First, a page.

Atlantic Council of Fisheries Ministers Meeting


QUEBEC CITY, Quebec, April 13, 1999 -- The Atlantic Council of Fisheries Ministers (ACFM), composed of ministers responsible for marine and inland fisheries for Atlantic Canada, Quebec, Nunavut and the federal government, met today in Quebec City.

At the meeting, Ministers agreed that the ACFM would be the primary forum for discussion of Atlantic fishery issues. The ACFM made a commitment to using the same collaborative approach discussed at yesterday's meeting of the National Conference of Fisheries Ministers (NCFM). The Ministers also agreed on the need to meet twice a year, in the spring and fall.

"The East Coast fisheries will be best served by governments working together to develop management strategies that ensure the long-term sustainability and conservation of fishery resources," said Mr Anderson. "The future lies in sound conservation measures, which are the best tools to ensure the economic viability of the industry."

Ministers also discussed the decision-making process for Integrated Fisheries Management Plans (IFMPs). IFMPs provide the opportunity for stakeholder, including provinces and the Nunavut Territory, input into decisions about how fisheries are managed. A timely and efficient IFMP process will benefit all involved, and will help achieve conservation objectives. The Atlantic ministers declared themselves very satisfied with Mr Anderson's approach.

Ministers noted a recent decision by the European Union's Council of Fisheries Ministers to establish a quota of 4000 tonnes on cooked and peeled shrimp for which duty rates will be reduced. While this may improve the competitiveness of Canada's shrimp in the EU market, Ministers also stressed the need to seek reductions on the remaining shrimp exports to the EU.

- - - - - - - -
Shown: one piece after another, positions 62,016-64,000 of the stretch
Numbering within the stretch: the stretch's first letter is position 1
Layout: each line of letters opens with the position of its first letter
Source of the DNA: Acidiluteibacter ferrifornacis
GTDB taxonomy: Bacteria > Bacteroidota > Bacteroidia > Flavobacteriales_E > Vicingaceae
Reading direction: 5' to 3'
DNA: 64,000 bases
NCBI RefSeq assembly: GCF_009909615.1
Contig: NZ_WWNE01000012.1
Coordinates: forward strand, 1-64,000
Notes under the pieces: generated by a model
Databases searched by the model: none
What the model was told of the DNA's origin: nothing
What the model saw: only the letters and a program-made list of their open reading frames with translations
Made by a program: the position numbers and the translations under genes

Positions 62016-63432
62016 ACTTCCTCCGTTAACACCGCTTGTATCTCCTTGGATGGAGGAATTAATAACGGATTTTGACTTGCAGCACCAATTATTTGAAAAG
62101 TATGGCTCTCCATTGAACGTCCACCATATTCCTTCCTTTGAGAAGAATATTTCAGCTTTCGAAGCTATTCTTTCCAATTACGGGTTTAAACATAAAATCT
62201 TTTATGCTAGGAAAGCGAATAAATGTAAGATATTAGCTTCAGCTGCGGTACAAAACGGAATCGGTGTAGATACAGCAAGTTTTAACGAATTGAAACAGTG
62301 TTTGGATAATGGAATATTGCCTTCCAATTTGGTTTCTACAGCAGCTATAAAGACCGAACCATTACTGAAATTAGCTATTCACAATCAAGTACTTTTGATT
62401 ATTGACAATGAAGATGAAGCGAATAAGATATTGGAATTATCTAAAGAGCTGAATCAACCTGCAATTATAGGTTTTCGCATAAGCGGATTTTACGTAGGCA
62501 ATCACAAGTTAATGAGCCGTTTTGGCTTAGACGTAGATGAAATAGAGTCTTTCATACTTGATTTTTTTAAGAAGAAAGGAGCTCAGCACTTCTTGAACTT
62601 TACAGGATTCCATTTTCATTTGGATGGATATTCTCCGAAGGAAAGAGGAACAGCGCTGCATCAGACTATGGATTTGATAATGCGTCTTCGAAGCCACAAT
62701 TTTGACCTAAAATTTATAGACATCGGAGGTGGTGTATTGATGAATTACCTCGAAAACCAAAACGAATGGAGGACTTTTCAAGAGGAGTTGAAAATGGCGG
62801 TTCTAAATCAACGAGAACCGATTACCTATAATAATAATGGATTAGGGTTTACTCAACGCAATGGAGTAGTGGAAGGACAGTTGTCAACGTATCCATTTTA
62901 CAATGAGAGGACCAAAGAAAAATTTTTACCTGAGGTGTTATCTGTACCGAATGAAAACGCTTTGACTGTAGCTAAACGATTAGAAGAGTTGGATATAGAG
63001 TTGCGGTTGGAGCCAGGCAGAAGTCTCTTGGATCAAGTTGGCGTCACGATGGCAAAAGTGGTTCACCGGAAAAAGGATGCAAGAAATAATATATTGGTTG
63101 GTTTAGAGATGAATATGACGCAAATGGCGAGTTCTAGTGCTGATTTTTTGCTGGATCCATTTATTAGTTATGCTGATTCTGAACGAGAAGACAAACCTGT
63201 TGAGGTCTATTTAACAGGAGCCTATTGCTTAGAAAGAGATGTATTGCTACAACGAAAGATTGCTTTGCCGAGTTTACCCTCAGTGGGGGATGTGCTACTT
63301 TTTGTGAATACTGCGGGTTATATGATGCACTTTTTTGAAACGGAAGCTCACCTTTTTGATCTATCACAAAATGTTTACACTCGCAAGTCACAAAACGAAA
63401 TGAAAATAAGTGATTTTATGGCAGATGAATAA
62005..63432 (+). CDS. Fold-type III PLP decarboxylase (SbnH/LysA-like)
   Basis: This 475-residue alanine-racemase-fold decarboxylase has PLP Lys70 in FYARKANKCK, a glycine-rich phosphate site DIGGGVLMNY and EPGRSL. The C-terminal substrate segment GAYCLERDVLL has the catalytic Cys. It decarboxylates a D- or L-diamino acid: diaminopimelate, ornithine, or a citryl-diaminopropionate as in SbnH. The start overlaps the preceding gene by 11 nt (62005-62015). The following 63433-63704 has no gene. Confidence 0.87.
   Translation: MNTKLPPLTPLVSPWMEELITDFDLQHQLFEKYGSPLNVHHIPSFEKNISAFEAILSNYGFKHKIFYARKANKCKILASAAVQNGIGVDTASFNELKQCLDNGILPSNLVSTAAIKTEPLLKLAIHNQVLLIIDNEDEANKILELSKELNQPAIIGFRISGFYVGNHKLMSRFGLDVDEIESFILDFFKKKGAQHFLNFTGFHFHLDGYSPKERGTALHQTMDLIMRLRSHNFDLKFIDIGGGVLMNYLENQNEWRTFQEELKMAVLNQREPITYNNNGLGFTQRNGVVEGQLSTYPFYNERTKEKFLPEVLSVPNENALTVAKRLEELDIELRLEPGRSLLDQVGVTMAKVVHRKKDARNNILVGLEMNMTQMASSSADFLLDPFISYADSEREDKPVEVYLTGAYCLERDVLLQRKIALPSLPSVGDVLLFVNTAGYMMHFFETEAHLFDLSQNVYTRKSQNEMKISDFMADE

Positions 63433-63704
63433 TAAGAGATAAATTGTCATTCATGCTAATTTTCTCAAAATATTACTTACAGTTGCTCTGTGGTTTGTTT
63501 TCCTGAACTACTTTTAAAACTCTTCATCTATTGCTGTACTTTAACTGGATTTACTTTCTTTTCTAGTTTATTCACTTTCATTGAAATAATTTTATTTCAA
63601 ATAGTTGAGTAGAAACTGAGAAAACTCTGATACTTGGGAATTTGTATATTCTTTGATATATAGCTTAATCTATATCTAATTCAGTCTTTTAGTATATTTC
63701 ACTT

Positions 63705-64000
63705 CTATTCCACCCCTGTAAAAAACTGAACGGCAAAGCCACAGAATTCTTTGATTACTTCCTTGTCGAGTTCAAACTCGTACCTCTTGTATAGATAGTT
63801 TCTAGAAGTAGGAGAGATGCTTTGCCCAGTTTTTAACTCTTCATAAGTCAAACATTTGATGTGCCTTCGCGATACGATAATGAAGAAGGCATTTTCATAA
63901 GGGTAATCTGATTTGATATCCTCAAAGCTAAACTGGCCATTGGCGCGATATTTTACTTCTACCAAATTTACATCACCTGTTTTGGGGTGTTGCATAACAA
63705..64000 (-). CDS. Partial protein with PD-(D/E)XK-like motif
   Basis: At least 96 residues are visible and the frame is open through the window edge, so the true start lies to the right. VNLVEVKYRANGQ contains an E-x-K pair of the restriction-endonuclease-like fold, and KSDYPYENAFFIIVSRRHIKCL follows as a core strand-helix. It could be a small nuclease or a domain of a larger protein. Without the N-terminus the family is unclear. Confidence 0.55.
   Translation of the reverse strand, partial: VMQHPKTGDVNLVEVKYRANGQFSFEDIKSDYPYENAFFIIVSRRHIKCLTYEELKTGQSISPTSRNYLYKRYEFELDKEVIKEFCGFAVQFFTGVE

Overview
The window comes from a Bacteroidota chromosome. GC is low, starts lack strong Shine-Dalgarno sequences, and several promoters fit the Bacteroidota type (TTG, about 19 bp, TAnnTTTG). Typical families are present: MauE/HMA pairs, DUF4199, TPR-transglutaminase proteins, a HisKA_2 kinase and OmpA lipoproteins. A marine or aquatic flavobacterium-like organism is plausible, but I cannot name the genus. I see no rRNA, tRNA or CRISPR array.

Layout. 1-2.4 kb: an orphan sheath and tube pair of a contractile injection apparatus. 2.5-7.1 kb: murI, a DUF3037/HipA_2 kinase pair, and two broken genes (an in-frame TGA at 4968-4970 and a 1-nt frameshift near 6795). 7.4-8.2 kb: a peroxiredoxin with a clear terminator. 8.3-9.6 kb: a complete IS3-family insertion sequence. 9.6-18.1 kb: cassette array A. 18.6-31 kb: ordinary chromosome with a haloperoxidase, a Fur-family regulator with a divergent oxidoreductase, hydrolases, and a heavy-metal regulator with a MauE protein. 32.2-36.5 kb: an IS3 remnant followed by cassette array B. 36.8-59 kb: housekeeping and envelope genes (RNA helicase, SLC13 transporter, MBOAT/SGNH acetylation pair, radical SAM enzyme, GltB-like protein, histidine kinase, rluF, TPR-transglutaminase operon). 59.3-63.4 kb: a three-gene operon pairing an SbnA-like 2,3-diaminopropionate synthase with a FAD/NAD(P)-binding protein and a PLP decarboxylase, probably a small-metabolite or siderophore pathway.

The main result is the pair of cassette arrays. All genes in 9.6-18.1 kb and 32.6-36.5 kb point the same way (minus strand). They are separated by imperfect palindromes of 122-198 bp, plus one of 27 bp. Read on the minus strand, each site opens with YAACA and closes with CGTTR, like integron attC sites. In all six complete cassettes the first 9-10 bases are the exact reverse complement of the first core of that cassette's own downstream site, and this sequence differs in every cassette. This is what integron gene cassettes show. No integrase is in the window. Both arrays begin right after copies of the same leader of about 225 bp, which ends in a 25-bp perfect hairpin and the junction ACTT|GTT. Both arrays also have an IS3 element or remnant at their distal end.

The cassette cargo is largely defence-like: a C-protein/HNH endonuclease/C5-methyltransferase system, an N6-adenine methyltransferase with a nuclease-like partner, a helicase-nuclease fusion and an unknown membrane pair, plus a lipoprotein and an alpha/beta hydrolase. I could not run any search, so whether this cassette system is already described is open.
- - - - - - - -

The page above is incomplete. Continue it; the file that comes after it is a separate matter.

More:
Emerging fisheries and the opportunities presented by fisheries diversification were also discussed. The Emerging Fisheries Policy, which came into effect in 1997, establishes the requirements that must be met and the procedures that must be followed before a fishery can be initiated. The Ministers are of the view that emerging fisheries can contribute to the development of a diversified fishery that is conservation-based, economically stable, and self-reliant.

Minister Anderson outlined his department's management measures and science initiatives in relation to the seal hunt. He emphasized that while a lot of work is ongoing, many questions remain that will require further scientific study. The representative from Newfoundland impressed upon Ministers the importance of the seal industry to his province, and the need to determine a satisfactory population level for the seal herd. The Nunavut delegation expressed the importance of seals to the northern way of life and Minister Colwell of Nova Scotia expressed concerns about the increasing gray seal population along the Eastern shore of Nova Scotia. Minister Anderson advised that a regulatory review related to the industry is underway, with a national forum of stakeholders to be held in May in St. John's.

The PEI Minister called upon the federal Minister to provide information on the evolution of allocation principles as they apply to northern and gulf shrimp resources. Ministers Gay of New Brunswick and Trudel of Quebec stressed the need to incorporate historical shares as a vital part of the allocation principles that guide fisheries management decisions for the Atlantic coast.

Other topics discussed at the ACFM meeting were the Licence Retirement Program, the Historical Share Exercise, and the mandate of the Fisheries Resource Council of Canada.

"The Ministers expressed their satisfaction with the discussions and the decisions reached during the day, which recognize the need for increased involvement of the provinces and the Territory of Nunavut on issues of importance to their communities," said Minister Trudel.

- 30 -